Chronic Illness

Isolation Versus Dissociative Disorders: How to tell the difference

A recent survey of 20,000 U.S. adults found that nearly half of people suffer from feelings of loneliness and isolation. This is a normal part of life and can often be related to very common transitions such as moving away from home or the in ability to have time for friends and family due to work obligations. Other factors can also contribute to feeling lonely such as low self esteem or ending a romantic relationship. Lack of sleep (which impacts over 60 million Americans) can make feelings of loneliness and isolation more intense.

But how do we know when it’s something more than isolation?

One experience that feels similar to isolation but clearly isn’t is that of a dissociative disorder.

What are Dissociative Disorders?

According to the National Association of Mental Health (NAMI):

Dissociative disorders are characterized by an involuntary escape from reality characterized by a disconnection between thoughts, identity, consciousness and memory. People from all age groups and racial, ethnic and socioeconomic backgrounds can experience a dissociative disorder.

Its estimated that 2% of people experience dissociative disorders, with women being more likely than men to be diagnosed. Almost half of adults in the United States experience at least one depersonalization/derealization episode in their lives, with only 2% meeting the full criteria for chronic episodes.

Dissociative disorders differ from generalized anxiety, depression and loneliness due to their intense physical experience of being separate or “not real”. Dissociative disorders can increase and cause feelings of intense loneliness.

Do any of these symptoms seem familiar to you?

  • Significant memory loss of specific times, people and events

  • Out-of-body experiences, such as feeling as though you are watching a movie of yourself

  • Mental health problems such as depression, anxiety and thoughts of suicide

  • A sense of detachment from your emotions, or emotional numbness

  • A lack of a sense of self-identity

-        From NAMI website

If you have any of the above symptoms you may be experiencing something more than isolation, anxiety/panic or depression.

Dissociative disorders (DIDs) include depersonalization (not feeling yourself or like a human), derealization (not feeling real or feeling like you are viewing life as a movie) and dissociative amnesia (inability to remember chunks of time).

The causes of DIDs can range from unknown to severe anxiety to a trauma response as well as physical health issues like Lyme disease & other chronic infections. Dissociative disorders can be treated. Often practitioners will use a combination of psychotherapy like Dialectical Behavioral Therapy or Cognitive Therapy in conjunction with medications.

You can feel better despite having a dissociative experience. Call us today to learn more.

Take Control of Feeling Overwhelmed

By Kacie Mitterando, LMSW

“I am feeling so overwhelmed today”

“Life is just becoming extremely overwhelming.”

These are few of the statements surrounding overwhelm that I’ve recently heard in several of my sessions. Interestingly enough, I’ve noticed the majority of these statements expressed by those who are experiencing “all-or-nothing” behavior that is causing mild to moderate stress and anxiety in their day to day.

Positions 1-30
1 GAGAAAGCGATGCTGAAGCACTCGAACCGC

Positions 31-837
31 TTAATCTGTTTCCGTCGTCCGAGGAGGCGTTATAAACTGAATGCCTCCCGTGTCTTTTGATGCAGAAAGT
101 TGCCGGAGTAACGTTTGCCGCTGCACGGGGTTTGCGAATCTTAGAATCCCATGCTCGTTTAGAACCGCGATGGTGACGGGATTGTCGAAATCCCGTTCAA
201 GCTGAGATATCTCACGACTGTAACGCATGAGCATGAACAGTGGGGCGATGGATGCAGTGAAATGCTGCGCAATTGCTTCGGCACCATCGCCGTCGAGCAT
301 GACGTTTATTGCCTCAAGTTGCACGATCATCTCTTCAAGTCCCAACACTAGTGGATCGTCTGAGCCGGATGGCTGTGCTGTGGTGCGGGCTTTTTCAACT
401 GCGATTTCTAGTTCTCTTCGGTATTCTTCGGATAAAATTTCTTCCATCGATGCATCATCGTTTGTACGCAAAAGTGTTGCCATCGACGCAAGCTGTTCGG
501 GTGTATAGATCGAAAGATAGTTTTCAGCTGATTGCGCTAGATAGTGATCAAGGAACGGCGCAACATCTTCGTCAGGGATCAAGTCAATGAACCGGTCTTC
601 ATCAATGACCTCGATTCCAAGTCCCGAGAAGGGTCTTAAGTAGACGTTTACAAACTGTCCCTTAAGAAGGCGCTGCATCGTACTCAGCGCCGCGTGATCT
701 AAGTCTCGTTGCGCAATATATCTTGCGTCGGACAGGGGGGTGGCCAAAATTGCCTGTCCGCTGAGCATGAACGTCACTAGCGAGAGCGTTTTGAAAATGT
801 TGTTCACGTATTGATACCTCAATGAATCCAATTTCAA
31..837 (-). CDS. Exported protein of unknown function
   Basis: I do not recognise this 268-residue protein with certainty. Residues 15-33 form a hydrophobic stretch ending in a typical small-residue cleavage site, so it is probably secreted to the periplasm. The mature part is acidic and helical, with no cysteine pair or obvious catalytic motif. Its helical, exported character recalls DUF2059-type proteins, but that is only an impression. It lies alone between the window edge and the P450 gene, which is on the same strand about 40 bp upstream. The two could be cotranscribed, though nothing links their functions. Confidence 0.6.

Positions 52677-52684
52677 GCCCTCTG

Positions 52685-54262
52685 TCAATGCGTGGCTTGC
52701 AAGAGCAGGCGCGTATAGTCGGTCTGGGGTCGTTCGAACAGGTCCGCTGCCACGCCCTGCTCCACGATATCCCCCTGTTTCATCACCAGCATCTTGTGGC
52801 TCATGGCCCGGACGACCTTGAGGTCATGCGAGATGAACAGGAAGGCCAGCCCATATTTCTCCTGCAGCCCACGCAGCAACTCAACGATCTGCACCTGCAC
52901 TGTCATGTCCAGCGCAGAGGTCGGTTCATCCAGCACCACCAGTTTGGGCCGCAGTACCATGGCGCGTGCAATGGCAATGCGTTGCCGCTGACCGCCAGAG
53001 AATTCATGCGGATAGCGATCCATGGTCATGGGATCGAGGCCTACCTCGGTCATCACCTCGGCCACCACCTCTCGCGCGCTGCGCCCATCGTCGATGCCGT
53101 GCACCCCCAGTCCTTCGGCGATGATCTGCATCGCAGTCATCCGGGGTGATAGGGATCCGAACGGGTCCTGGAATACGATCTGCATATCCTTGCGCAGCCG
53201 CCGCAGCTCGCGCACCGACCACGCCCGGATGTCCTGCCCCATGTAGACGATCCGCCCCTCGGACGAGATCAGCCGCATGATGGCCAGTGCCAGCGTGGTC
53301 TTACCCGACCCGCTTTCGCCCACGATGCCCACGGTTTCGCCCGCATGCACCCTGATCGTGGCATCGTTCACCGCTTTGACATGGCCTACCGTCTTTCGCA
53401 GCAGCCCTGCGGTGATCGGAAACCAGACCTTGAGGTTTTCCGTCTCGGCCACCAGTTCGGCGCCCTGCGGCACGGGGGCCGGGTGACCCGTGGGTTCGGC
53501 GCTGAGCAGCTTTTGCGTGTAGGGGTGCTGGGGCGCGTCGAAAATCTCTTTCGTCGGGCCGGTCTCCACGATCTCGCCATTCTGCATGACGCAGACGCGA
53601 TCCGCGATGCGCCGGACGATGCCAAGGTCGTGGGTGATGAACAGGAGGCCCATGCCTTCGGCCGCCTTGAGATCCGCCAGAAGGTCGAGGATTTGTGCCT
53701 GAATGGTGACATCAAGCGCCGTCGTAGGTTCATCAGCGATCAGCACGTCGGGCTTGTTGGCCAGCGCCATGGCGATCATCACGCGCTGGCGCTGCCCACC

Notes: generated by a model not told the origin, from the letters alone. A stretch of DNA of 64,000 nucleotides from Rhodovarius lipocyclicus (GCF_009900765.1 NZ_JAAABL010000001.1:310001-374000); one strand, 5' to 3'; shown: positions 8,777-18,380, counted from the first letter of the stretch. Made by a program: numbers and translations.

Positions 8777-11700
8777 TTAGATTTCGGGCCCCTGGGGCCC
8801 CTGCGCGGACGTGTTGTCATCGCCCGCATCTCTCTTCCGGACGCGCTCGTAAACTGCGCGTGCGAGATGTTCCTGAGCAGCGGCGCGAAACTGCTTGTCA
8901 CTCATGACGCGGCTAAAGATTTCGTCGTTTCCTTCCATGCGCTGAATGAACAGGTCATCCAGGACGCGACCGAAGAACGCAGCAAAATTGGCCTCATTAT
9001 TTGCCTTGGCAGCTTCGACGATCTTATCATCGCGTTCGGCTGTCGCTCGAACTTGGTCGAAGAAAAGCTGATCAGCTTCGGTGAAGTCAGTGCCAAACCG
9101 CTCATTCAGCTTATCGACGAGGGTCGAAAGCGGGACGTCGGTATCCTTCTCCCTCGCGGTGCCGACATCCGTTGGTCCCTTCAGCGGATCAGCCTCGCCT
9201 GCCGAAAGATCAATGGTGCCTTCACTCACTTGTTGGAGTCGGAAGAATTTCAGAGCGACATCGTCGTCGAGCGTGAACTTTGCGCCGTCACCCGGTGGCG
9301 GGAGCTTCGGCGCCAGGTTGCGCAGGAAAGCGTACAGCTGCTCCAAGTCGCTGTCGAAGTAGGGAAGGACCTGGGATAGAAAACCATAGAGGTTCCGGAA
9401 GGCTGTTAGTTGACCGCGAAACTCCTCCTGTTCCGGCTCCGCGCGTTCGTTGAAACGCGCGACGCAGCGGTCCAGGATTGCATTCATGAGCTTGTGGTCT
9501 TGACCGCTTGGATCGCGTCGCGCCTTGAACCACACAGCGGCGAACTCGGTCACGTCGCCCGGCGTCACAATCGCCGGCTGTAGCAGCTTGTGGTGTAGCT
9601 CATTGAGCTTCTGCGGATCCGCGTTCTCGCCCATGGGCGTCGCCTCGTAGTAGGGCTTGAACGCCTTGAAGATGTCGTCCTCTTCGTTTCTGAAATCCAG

What is overwhelm anyways?

Webster’s dictionary defines overwhelm as “defeat completely” and “give too much of a thing to someone else.” As a therapist, I have been discovering that there’s much more than a simple dictionary definition to this emotion of overwhelm and where it initially stems from. Research led me to an important topic that many of us struggle with from time to time… balance.

Answer emails, answer your friends’ phone call, maintain a relationship with your partner, take the dog for a walk, keep up with the dishes and don’t forget to try to make it to the gym for your cardiovascular health. How do we manage all of this plus more without completely falling over backwards? Defining what’s a priority, reducing multitasking and setting boundaries may help us lead a more balanced life, however, why is this more difficult when we also find ourselves experiencing an “all or nothing” mentality (1)?

Our adult selves are able to handle stressors, threats to our emotional wellbeing and emergencies by using tools we have, such as self-soothing and coping modalities. Conversely, often times and especially when we’re experiencing “all or nothing” mindset we find ourselves thrown into our child self. This is described in theory as transactional analysis. Transactional analysis is a concept based in the principle that we can switch between a parent, adult and childlike ego state and therefore, assess and react to situations based on whichever state we are in (2).

So how do we move away from an all-or-nothing approach and towards our adult-like states to help us efficiently practice balance and reduce overwhelm?

Observe the ego state you are in throughout a conversation with someone you are close to:

When a conversation goes poorly it is often attributed to the conversation being on a sensitive topic. This may be a conversation about politics, religion, or sex. Ask yourself what ego state you were in when a conversation goes wrong. Did my child-like self respond when someone was seeking a parent response? What did I say that could have triggered the child-like self in this person that matters to me (4)?

Identify all or nothing language:

Recognize times in which you are using words such as “always,” “never,” and “every-time.” Some examples of instances in which we all may fall victim to using all or nothing language is statements like “my anxiety ruins everything,” “I will never fight the right person,” or possible to your partner- “you always forget to take the garbage out.” Once recognizing, spend some time thinking of ways in which you can replace this all-or-nothing language with a more realistic approach.